Thailand found one confirmed case of vaccine-induced thrombosis and thrombocytopenia (VITT) caused by the AstraZeneca shot, after more than 15 million doses have been administered, the Ministry of Public Health said on Wednesday.
There was also one confirmed case of heart inflammation linked to the Pfizer jab, they said.
“There was only one confirmed VITT case and the person has recovered,” said Dr Chakkarat Pittayawong-anont, the director of the epidemiology division at the Department of Disease Control (DDC). “The patient was the only person that fits four to five of the diagnostic criteria.”
“There are other suspected VITT cases but they do not fit four to five of the categories,” he said.
Chakkarat said the confirmed case and suspected ones consisted of two males and three females age between 26-76. Of the four probable cases, one has recovered and three have died, he said. All five cases happened after their first dose.
Combined thrombosis and thrombocytopenia include both blood clots as well as low levels of blood platelets. Studies on the precise statistics are ongoing, but scientists agree that getting any vaccine available is much safer than not getting any protection from the pandemic.
Out of 15.43 million AstraZeneca doses that were administered as of September 5:
- 5.14 million were given to people aged between 21-40 which resulted in three probable VITT cases
- 5.74 million were between 41-60 which resulted in one probable VITT case
- 4.55 million were between 61-80 which resulted in one probable VITT case.
The overall incidence of probably and confirmed symptoms were “accounted for 0.03 per 100,000 doses that have been vaccinated,” Chakkarat said.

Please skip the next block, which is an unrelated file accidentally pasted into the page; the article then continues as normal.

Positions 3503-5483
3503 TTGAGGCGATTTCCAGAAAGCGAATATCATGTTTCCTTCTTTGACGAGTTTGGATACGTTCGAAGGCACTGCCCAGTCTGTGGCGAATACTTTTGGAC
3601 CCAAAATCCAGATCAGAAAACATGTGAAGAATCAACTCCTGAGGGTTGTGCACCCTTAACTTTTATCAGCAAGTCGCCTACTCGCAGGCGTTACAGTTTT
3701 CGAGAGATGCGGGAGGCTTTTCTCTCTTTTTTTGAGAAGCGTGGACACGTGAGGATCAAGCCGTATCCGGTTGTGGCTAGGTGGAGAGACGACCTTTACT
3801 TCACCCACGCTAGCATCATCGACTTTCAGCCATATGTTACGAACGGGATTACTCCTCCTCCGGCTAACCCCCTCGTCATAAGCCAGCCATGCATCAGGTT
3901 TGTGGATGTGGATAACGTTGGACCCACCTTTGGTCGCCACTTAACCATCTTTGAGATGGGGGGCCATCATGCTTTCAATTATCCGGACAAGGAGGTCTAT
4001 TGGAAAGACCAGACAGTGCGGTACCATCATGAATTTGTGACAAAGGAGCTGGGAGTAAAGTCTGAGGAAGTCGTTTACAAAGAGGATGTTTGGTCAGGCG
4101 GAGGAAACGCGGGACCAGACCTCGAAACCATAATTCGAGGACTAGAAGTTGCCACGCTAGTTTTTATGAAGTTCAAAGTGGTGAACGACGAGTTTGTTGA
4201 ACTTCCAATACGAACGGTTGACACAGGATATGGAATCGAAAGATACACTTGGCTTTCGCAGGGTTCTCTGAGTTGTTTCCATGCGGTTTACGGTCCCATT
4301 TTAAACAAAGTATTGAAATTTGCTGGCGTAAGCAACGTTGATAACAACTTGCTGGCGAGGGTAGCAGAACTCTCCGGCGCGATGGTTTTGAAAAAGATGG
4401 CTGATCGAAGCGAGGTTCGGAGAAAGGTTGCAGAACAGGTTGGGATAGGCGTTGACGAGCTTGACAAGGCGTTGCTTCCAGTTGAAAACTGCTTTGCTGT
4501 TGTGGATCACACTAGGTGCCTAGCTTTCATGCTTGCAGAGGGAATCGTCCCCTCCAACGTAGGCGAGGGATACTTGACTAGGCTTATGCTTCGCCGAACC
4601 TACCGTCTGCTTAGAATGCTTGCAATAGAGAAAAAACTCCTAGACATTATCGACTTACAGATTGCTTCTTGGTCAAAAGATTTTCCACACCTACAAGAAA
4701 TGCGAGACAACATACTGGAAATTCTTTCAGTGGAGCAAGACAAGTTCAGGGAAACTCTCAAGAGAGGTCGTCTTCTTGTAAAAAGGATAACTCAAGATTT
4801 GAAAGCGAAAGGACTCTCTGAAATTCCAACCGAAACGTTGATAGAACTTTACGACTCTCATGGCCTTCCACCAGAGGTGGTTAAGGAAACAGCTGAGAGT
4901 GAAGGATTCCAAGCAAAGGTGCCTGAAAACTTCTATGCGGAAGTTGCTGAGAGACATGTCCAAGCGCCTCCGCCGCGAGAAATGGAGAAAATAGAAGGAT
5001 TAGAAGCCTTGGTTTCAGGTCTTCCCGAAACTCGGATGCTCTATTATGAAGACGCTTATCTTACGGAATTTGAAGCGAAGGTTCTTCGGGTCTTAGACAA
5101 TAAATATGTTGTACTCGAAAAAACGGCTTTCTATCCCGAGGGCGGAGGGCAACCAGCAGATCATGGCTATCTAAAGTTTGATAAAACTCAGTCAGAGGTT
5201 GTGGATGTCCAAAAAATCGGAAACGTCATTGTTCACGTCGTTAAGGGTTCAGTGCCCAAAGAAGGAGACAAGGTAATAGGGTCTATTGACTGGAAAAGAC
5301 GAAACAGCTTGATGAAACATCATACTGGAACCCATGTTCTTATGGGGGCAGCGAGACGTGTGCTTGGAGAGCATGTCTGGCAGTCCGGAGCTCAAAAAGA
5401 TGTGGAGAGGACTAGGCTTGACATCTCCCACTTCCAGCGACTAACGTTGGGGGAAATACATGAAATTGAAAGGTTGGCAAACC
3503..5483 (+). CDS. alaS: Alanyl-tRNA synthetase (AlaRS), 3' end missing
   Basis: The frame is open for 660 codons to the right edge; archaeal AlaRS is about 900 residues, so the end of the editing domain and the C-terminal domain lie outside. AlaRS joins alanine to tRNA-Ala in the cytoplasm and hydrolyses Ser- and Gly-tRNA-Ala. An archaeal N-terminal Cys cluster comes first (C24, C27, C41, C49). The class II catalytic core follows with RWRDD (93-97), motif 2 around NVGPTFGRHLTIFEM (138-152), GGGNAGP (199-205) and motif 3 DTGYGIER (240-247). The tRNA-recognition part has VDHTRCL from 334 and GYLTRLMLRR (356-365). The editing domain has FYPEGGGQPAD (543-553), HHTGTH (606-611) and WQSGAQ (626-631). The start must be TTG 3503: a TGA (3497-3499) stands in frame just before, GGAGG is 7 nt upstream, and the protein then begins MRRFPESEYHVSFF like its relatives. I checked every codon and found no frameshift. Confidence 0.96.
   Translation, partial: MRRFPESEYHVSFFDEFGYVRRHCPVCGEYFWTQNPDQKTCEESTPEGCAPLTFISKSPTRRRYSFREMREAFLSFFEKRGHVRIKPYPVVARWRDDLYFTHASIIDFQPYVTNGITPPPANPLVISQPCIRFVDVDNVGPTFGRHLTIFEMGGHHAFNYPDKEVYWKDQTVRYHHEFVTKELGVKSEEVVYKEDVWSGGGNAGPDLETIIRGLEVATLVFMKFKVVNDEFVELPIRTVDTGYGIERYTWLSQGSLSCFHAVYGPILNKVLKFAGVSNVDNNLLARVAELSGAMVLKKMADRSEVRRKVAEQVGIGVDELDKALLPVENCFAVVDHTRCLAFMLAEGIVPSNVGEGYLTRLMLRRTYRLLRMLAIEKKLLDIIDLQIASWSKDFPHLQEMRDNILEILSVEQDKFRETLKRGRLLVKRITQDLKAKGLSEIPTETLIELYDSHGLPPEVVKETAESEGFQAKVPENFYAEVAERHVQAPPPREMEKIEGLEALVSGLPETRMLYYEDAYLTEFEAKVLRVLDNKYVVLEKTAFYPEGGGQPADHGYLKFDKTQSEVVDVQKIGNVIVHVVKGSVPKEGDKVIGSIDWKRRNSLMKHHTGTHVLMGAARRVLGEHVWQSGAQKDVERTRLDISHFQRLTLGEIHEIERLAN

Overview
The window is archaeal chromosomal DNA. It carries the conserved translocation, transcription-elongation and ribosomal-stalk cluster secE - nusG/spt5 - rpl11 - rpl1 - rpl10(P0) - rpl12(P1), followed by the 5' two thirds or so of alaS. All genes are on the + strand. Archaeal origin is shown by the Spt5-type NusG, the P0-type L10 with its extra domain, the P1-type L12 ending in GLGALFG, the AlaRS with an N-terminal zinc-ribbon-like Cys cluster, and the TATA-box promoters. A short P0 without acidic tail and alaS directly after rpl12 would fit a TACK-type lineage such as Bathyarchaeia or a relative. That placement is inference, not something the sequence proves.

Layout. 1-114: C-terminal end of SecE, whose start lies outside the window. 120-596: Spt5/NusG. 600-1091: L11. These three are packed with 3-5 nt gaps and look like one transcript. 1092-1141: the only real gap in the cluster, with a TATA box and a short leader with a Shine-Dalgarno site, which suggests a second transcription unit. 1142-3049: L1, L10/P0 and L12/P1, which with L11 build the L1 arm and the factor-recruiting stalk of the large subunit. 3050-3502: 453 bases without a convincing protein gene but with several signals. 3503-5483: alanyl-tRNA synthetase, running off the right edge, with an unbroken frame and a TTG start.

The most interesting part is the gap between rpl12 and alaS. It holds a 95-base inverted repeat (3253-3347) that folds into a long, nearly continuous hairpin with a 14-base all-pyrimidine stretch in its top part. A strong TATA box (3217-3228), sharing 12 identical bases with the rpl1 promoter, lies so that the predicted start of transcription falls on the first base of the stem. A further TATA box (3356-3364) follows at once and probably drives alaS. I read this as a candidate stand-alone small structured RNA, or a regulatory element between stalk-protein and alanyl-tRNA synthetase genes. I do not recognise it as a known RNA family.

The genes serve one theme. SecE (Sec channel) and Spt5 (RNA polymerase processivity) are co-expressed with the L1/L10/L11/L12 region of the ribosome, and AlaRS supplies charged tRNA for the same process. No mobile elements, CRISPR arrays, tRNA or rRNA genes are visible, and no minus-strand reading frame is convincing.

“The symptoms happened the fastest at three days after vaccination and longest was 15 days after vaccination,” Chakkarat said.
“The majority of the five VITT cases happened to young people which was similar to VITT cases abroad where Europe, Canada and Australia have reported around 0.73 per 100,000 people that have received the first dose of AstraZeneca vaccine,” he said.
The probability of VITT was higher in the United Kingdom with one case out of 100,000 doses for people age 50 and above and two cases out of 100,000 doses for people aged less than 50, he said.
“This means that the chance of VITT cases happening in Thailand is very low,” he said.
“When compared to the benefits from being vaccinated against Covid, where around two hundred people are dying from it every day, to the number of probable VITT cases, we still recommended people to get vaccinated with AstraZeneca because the benefits are higher,” he said.
VITT symptoms include severe headache, weak arms and legs, distorted mouth or face, chest pain, difficulty in breathing, swollen and painful feet, severe stomach ache or petichial haemorrhage (small red dots under the skin that is no larger than one centimetre) four to 30 days after being vaccinated by AstraZeneca.
“There will be no fever and if you found these red dots after being vaccinated, you should seek medical attention to find out what they are related to and do not forget to bring your vaccination document,” he said.
International attention has focused on a possible link between the condition and the vaccine against Covid-19 produced by Anglo-Swedish company AstraZeneca.
A Danish study in April found the risk of thrombosis approximately doubled following the AstraZeneca vaccination for patients in their 40s, but said the results on thrombocytopenia could have been just reflecting the increased surveillance.
Other studies have found background levels of thrombosis with thrombocytopenia to be high even in the absence of vaccination. All medical opinions concur that foregoing vaccination increases the risk of dying from Covid much more than any risk from getting the jab.
For the heart inflammation case related to Pfizer, the patient was an overweight 13-year-old male which had the symptoms two days after being vaccinated by the mRNA vaccine.
“The patient suffered from severe chest pain…and he had recovered because he was treated in time and based on overseas studies, such side effects from Pfizer usually happened to young males which is something that we are keeping an eye on,” Chakkarat said.
“People who used to have suffered from heart inflammation or heart failure before should tell the doctor before being vaccinated with Pfizer or Moderna as they are both mRNA vaccines,” he said.
Thailand has ordered 61 million AstraZeneca doses and 30 million Pfizer doses that are expected to arrive within 2021 and the latter are the only vaccine that is being given to minors age between 12 and 18 so far.